In the experiments that evaluated different doses of the same probiotic, the dosage that produced better results was considered. On those studies involving the comparison of more than one positive control with diets containing probiotic, it was considered the result of the best positive control.

Statistical analysis

The meta-analysis considered only the probiotic that was evaluated in two or more than two independent studies.

The effect size (Effect) was calculated for each study:

Effect = mean of the group fed probiotic - mean of control group/ overall standard deviation

The overall standard deviation was obtained by multiplying the coefficient of variation (divided by 100) by the overall mean of the experiment. Afterwards, the effect size was transformed into the unbiased effect size (Hedges) by multiplying it with a correction factor (Hedges, 1982).

An analysis was carried out to assess the existence of outliers, normality assumption (Shapiro-Wilk test) and variance homogeneity (Chi-square test). After these assumptions were assured, the effect sizes were combined so that each study was given different weights based on the inverse variance method, i.e., the studies with more replicates were given greater weights. Therefore, it was used a randomized model that considered the probiotic type as classifying variable. Meta-analyses were carried out separately based on the control type (negative or positive), age (initial phase or total period), and variables (weight gain, feed conversion and rearing viability). A confidence interval of 95% was calculated for each combined size effect.

Sensitivity analysis was then performed to assess the robustness of meta-analysis results. It consisted in performing the same analysis including the studies without repetitions as a separate group of probiotics. Outliers, and the assumptions of variance homogeneity and normality were verified.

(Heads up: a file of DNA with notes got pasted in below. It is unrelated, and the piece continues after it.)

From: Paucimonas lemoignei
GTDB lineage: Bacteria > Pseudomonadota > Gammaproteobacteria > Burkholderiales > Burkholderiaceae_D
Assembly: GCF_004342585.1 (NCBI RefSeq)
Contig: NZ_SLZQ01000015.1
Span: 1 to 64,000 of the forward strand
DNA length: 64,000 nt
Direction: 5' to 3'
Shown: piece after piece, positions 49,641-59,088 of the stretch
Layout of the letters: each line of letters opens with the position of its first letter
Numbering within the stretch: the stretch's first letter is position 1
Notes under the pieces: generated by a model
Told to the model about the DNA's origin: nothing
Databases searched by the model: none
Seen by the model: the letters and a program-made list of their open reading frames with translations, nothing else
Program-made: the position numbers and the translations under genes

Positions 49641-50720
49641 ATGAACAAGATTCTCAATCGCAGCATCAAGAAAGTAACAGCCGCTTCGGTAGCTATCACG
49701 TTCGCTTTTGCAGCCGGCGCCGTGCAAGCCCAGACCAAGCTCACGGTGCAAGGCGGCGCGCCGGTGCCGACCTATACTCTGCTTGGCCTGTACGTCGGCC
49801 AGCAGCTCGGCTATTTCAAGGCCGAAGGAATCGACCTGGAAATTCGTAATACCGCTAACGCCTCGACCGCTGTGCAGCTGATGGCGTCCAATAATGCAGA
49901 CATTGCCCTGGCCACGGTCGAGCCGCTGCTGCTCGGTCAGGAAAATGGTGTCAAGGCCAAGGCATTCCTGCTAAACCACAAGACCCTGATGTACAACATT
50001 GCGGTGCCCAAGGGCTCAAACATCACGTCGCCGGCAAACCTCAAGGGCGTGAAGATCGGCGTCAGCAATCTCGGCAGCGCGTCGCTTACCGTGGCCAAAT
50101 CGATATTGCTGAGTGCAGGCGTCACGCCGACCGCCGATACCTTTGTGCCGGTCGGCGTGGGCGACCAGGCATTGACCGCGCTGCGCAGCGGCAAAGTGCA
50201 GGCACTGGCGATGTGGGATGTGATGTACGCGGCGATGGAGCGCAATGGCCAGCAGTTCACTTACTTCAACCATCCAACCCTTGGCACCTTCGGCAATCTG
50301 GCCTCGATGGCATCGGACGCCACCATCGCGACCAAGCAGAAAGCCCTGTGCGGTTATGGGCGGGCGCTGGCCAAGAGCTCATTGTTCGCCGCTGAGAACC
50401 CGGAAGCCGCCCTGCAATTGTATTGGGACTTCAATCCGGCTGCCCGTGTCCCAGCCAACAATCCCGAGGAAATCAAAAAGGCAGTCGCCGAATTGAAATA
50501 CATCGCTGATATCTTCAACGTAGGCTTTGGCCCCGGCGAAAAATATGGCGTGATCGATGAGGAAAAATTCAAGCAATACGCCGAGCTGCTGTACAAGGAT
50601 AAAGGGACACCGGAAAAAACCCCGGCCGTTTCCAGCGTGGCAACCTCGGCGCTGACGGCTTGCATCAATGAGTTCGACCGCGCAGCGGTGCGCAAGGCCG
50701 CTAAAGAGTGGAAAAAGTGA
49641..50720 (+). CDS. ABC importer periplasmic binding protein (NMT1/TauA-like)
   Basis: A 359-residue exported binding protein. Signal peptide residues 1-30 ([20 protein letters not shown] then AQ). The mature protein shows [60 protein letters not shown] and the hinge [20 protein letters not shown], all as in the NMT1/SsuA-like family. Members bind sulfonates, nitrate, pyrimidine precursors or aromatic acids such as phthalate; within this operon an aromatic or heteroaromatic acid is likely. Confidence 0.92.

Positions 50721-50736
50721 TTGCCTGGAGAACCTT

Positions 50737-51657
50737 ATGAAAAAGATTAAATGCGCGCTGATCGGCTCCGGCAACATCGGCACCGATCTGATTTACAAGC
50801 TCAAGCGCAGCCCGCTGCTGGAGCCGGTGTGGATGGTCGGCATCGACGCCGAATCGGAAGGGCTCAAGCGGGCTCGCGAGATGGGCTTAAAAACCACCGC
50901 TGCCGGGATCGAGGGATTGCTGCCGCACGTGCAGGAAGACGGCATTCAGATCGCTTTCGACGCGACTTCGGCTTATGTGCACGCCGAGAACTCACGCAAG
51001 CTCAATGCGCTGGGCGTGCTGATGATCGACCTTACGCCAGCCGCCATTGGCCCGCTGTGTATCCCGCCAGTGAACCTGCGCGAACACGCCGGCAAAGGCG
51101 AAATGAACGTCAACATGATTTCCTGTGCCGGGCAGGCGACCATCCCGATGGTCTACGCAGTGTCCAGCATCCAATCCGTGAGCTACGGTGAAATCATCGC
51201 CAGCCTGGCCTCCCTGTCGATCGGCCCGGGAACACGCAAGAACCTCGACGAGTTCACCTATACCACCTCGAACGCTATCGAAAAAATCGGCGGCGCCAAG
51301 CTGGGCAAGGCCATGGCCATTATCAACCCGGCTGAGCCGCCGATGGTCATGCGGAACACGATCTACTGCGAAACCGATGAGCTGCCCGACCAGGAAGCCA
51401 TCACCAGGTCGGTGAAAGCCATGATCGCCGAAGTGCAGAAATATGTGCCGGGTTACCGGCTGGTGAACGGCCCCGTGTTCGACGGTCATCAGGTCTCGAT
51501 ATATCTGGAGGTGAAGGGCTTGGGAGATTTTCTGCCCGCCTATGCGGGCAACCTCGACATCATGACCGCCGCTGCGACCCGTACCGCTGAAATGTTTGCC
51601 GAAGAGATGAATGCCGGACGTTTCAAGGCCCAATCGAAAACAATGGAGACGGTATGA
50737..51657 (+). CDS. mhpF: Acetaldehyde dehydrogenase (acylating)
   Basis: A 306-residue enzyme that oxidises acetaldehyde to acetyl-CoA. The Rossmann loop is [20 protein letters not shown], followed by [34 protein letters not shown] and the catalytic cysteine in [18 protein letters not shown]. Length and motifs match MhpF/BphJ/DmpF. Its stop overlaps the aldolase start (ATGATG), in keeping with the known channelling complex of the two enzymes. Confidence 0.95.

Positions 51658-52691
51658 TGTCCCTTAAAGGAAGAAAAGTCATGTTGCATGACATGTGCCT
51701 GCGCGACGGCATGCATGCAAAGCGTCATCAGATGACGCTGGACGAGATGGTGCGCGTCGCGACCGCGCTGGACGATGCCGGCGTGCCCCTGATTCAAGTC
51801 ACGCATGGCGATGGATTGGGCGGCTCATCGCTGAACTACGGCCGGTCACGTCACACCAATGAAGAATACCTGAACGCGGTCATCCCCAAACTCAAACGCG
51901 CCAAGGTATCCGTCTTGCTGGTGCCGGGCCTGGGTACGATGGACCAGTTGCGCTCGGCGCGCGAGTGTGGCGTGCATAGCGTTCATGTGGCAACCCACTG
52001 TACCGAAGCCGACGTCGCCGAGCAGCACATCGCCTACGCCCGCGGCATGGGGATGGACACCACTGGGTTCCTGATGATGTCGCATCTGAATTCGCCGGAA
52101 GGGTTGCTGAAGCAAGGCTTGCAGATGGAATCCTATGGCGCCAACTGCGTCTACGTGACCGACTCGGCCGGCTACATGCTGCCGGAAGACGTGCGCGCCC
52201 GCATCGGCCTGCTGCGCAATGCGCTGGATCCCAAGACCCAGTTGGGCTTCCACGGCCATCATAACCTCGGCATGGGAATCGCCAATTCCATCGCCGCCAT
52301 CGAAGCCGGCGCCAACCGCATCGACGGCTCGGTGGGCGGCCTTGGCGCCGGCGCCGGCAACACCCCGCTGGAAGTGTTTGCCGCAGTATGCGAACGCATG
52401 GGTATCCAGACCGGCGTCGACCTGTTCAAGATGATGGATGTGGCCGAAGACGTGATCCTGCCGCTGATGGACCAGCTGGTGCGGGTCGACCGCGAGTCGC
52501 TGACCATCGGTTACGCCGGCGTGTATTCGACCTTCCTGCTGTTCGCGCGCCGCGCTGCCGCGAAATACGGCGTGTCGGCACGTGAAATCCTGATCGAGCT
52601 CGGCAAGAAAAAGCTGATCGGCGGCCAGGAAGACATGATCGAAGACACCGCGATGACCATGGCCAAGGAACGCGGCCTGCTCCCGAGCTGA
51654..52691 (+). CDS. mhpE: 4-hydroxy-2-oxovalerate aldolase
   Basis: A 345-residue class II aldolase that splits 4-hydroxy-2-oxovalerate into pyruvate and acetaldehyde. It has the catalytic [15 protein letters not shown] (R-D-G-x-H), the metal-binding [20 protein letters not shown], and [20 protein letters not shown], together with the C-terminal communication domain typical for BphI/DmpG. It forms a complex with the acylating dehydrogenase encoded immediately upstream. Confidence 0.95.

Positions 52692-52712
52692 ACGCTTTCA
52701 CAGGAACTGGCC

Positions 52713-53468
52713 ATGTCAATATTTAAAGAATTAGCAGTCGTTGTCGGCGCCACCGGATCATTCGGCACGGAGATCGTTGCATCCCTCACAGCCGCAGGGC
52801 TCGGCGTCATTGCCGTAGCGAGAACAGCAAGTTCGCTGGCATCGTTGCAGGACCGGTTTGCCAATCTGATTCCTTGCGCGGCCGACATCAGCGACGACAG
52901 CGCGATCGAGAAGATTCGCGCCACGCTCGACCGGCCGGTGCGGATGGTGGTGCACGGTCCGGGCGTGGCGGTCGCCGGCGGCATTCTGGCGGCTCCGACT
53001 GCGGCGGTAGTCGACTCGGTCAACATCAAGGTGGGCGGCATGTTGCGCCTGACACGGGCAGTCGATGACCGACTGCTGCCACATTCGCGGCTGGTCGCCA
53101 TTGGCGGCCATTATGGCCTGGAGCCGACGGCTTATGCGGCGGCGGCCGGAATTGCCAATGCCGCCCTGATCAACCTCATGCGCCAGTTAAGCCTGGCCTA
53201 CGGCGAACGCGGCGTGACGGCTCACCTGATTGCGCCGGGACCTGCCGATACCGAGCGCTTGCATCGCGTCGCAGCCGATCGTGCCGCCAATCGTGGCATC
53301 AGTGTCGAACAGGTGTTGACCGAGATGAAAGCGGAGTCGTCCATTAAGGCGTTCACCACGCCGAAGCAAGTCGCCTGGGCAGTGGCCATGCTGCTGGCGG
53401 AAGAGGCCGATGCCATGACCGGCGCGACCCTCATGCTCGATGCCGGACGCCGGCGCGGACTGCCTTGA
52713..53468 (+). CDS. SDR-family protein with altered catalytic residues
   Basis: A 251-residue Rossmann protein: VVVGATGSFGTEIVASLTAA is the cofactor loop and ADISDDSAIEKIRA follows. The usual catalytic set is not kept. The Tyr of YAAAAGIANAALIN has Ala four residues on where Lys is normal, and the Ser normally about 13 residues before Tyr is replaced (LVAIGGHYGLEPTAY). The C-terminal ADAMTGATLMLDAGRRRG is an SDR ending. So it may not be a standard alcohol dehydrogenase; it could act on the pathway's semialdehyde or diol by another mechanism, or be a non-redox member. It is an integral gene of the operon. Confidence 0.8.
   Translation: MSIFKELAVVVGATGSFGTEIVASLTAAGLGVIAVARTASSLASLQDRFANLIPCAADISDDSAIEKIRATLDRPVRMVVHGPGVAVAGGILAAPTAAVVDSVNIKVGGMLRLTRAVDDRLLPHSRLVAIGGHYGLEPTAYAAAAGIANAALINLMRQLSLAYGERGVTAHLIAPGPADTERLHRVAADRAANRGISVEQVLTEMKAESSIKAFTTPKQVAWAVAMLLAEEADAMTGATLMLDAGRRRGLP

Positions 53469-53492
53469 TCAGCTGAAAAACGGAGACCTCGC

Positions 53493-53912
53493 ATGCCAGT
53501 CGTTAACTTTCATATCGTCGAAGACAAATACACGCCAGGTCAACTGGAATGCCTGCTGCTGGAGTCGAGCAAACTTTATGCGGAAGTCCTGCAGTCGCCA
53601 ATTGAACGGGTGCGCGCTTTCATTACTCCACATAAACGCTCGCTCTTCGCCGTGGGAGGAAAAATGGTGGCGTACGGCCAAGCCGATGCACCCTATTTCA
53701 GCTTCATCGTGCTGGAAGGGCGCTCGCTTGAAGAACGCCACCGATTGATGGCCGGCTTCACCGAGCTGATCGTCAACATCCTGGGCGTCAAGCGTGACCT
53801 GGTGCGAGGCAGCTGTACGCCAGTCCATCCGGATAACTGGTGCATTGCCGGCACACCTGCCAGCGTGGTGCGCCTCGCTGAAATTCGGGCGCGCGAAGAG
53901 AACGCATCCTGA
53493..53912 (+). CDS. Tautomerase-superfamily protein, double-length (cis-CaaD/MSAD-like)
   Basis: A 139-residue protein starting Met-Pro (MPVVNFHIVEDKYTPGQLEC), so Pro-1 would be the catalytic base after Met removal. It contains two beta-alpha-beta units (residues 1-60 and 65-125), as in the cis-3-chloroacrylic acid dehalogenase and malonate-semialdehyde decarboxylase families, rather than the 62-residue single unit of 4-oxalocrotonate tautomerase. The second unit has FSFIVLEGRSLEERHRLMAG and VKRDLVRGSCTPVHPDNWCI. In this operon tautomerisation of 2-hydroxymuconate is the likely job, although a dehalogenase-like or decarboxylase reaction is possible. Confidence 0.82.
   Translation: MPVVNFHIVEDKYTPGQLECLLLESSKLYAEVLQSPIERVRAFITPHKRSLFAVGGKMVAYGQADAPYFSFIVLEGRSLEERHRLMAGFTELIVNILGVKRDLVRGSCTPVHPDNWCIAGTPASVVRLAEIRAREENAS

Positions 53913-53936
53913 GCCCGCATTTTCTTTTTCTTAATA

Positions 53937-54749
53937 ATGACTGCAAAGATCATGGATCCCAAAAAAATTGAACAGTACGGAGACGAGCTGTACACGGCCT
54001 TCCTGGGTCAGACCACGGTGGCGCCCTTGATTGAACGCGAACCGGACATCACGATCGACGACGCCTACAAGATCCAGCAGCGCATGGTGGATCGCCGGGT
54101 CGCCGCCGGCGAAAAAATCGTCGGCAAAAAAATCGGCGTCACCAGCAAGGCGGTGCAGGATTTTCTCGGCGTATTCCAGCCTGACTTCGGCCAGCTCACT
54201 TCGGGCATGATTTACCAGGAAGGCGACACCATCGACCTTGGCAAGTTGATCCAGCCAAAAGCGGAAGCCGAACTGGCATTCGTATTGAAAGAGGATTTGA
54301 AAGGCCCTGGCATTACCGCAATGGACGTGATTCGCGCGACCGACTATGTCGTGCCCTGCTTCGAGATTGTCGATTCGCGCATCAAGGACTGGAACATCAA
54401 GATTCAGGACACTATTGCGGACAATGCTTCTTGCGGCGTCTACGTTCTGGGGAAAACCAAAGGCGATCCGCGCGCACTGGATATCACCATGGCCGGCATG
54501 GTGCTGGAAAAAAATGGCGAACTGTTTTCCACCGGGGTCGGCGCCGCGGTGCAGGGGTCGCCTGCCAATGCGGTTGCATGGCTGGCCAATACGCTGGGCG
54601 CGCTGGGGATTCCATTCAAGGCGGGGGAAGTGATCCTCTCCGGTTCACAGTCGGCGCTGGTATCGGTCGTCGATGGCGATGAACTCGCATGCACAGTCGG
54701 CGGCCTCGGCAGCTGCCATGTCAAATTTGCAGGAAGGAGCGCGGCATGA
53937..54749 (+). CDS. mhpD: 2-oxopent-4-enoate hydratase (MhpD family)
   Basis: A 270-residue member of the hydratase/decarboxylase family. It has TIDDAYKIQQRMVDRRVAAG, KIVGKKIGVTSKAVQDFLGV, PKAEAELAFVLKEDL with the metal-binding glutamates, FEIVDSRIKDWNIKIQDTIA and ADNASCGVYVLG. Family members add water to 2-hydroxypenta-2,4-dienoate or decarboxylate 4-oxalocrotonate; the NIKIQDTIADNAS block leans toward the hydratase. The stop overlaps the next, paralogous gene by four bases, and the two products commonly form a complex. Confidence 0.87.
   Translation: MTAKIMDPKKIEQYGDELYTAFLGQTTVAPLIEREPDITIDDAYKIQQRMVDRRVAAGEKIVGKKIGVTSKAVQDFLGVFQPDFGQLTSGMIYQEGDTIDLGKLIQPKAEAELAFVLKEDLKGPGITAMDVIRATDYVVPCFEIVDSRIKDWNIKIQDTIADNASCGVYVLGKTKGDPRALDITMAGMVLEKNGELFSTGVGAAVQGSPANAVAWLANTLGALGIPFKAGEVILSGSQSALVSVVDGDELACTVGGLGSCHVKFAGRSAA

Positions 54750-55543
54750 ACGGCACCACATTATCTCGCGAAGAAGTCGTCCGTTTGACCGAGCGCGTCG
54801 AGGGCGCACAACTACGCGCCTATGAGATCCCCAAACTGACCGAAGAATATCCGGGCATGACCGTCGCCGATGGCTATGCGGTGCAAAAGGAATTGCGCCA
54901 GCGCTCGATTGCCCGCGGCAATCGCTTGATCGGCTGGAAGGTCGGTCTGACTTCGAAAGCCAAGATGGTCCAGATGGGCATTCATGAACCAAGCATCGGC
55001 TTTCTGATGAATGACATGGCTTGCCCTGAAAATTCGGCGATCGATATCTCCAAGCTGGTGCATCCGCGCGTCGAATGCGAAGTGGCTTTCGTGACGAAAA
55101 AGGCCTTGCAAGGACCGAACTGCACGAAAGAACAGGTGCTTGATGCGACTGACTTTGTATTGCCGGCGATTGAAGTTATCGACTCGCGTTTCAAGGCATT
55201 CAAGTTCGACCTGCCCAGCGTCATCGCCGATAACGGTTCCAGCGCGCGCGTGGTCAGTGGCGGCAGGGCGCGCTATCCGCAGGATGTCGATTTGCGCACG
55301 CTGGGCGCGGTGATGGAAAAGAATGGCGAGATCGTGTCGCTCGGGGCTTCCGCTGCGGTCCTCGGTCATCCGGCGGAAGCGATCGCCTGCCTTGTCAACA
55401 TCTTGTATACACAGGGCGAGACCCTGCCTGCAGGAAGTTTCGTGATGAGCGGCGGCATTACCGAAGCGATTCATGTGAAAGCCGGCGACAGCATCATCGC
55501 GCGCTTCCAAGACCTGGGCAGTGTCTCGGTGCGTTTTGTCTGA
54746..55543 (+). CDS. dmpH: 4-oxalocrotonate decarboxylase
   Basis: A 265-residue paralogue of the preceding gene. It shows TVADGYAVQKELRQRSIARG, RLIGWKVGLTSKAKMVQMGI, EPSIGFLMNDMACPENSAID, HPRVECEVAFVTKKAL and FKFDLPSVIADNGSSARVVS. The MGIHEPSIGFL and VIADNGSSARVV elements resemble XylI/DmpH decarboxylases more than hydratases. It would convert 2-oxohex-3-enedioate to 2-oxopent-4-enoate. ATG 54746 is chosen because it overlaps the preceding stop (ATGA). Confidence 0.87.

A funnel graph was plotted and Egger's regression (Egger et al., 1997) was used to evaluate the existence of publishing bias. In the funnel graph, the effect sizes were plotted as a function of the inverse of variance. Egger's regression is a simple linear regression where the size effects divided by their standard error are considered as the dependent variable and the inverse of variance as the independent variable (Egger et al., 1997).

All analyses were carried out using SAS® (Wang & Bushsman, 1999).

 

RESULTS

Systematic review

It was identified 35 studies about the effects of probiotics on the performance of broilers in Brazil. The studies were published between 1995 and 2000.

Eight studies have not met the inclusion criteria, as follows: the coefficient of variation was not mentioned (Leandro et al., 2003 a; Rangrab et al., 2004; Sugeta et al., 2004; Wolke et al., 1996); the probiotic was administered only in the drinking water (Boratto et al., 2004); the probiotic was administered in conjunction with antibiotics (Lima et al., 2003); the probiotic was administered only during the growth period (Araújo et al., 2000); and there was no table indicating performance results (Schwarz et al., 2002).